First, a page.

The investigation of the human body and the choreography of its movement, as well as the exploration of its somatic and psychic condition, play a central role in Stella Geppert's work. InsideT (collective) is a performance on a white ground in which three dancers follow the energetic and emotionally charged actions of the artist. Their patterns of movement are determined by costumes specially designed by the artist, which become a kind of drawing instrument. Tentacle-like strips hang from head to foot and have carbon rods attached to the ends. The dancers' bodies tumble, swing, turn, fall, touch each other and communicate with each other. Their actions result in traces of carbon on the white ground, which produce a – 'blind' and unconsciously created – complex linear drawing.
Boryana Petkova also subjects the drawing process to strict experimental arrangements or guidelines. From the physical actions carried out mainly by the artist herself, only the drawing hand reaches into the fixed-position camera shot.
In 31.41.07 a sheet of drawing paper hangs from a wooden construction, which swings the paper back and forth so that the drawing hand reaches it only with difficulty. The traces the artist leaves on the paper and the wall are thus a manifestation of the unattainable and cannot be fully controlled.
In 2hands drawing, two hands from different people draw on two off-set walls simultaneously. From the camera's position, they are beside each other, drawing two halves of a circle, which eventually fit together optically.
In Stella Geppert's work, the drawings result from the loss of control that occurs, not least when the performers shift their bodies' centre of gravity. Boryana Petkova, on the other hand, concentrates on the reach of the body and what 'emerges' when it tends to lose control of the hand, which also deprives it of coordination with the eye. Both artists work with the conscious restriction of movement in drawing, which becomes an externally controlled and mostly blindly executed activity. They both thereby succeed in letting the body and movement qualities of a drawing process become an expression of drawing itself.
Although Nadeszhda Oleg Lyahova and Teboho Edkins each produced a video in entirely different cultural contexts, they pose a similar question: how are biographies remembered through images?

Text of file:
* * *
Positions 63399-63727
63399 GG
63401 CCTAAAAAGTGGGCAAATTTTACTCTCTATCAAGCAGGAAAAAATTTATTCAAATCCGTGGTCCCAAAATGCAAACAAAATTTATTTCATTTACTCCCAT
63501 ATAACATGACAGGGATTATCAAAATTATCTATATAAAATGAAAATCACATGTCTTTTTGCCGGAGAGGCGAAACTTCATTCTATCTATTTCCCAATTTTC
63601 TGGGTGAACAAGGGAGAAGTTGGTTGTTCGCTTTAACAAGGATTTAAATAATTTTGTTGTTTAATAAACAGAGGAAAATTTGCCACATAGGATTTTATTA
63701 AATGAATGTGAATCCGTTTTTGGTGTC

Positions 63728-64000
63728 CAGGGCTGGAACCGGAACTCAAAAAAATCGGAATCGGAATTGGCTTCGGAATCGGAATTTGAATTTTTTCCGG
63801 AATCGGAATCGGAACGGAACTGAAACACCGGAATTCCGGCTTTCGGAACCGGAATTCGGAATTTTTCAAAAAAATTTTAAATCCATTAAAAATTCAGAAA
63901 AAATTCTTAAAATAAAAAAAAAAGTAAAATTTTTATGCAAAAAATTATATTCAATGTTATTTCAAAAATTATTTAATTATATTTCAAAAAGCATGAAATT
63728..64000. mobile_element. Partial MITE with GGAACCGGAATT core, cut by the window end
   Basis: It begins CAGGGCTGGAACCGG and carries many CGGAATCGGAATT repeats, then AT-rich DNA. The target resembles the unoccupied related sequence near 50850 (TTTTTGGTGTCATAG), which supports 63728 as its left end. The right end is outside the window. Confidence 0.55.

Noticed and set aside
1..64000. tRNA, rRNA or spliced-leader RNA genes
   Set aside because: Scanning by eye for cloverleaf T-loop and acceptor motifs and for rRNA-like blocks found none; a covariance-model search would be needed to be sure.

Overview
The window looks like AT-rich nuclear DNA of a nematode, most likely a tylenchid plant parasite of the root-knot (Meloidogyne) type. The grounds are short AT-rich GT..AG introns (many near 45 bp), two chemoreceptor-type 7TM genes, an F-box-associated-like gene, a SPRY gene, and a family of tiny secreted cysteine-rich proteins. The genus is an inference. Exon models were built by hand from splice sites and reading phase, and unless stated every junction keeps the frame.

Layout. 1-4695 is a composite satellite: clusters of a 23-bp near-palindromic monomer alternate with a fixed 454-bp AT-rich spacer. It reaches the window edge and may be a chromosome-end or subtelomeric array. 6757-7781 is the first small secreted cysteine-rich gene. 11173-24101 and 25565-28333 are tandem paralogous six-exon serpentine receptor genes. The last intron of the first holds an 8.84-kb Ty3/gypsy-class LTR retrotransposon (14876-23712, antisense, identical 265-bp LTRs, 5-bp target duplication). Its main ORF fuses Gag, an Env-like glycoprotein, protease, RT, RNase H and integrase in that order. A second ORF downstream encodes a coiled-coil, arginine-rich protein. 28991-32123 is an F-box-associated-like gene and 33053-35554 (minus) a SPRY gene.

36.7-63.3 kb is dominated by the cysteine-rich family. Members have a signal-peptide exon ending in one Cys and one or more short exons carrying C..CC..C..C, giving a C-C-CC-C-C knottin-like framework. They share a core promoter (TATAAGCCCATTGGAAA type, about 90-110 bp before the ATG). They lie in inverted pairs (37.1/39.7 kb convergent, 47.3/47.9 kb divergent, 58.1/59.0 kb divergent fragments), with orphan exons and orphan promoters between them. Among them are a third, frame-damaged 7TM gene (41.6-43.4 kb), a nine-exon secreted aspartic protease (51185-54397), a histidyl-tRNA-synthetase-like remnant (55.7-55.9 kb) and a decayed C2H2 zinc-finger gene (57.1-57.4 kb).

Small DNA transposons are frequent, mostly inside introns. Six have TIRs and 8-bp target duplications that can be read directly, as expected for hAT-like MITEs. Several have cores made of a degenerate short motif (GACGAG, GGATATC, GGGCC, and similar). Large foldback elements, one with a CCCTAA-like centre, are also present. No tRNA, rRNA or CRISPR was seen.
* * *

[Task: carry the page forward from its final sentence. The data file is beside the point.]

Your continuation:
Nadeszhda Oleg Lyahova's film A Made-up Story (see also Shooting Ghosts) takes us through an abandoned house in the countryside. The camera focuses first on the partially rotted furniture and equipment, including an old camera, of the previous owner. There are old photos and postcards covered in dust lying around in a drawer. After cleaning them in water, the bleached and dusty outlines of the subjects are visible. The photos show family members, travel pictures, a newly married couple or a man on his death bed. But there are also scenes that appear to follow the official propaganda of socialist Bulgaria. The artist, who does not know the people and their life journeys, ‘invents’ possible stories behind the images and brings them to life. The forgotten biographies behind the forgotten pictures could actually have happened. Preserving lived lives in a collection of photos in an album was a collective ritual in all European or Europe-influenced countries for a long time. Even individual photos found by chance always say something about society as a whole.
Teboho Edkins' film Initiation also begins with a photo that could come from a family album. It shows a white child in the traditional shepherd's dress of Lesotho, where Edkins grew up. It is in fact a photograph of the artist himself as a 6 year old.
The film is the documentation of an intuition ritual in the mountains of Lesotho. Traditionally every young man of the Basotho, the people who constitute most of the population, becomes an adult through this ritual. However, Edkins does not show the months-long ritual itself but at first the younger brother of the initiate who discusses his feelings while waiting, and then the group's return after successfully completing the ritual. The stages of the initiation are private and undocumented in images. Although photo albums are also common in Lesotho, they would only contain the performative staging of the ritual, which Edkins shows at the end of his video. The young men celebrating the successful initiation wear traditional robes but add sunglasses and imitation jewellery, external cultural influences that are penetrating this ritual practised over generations.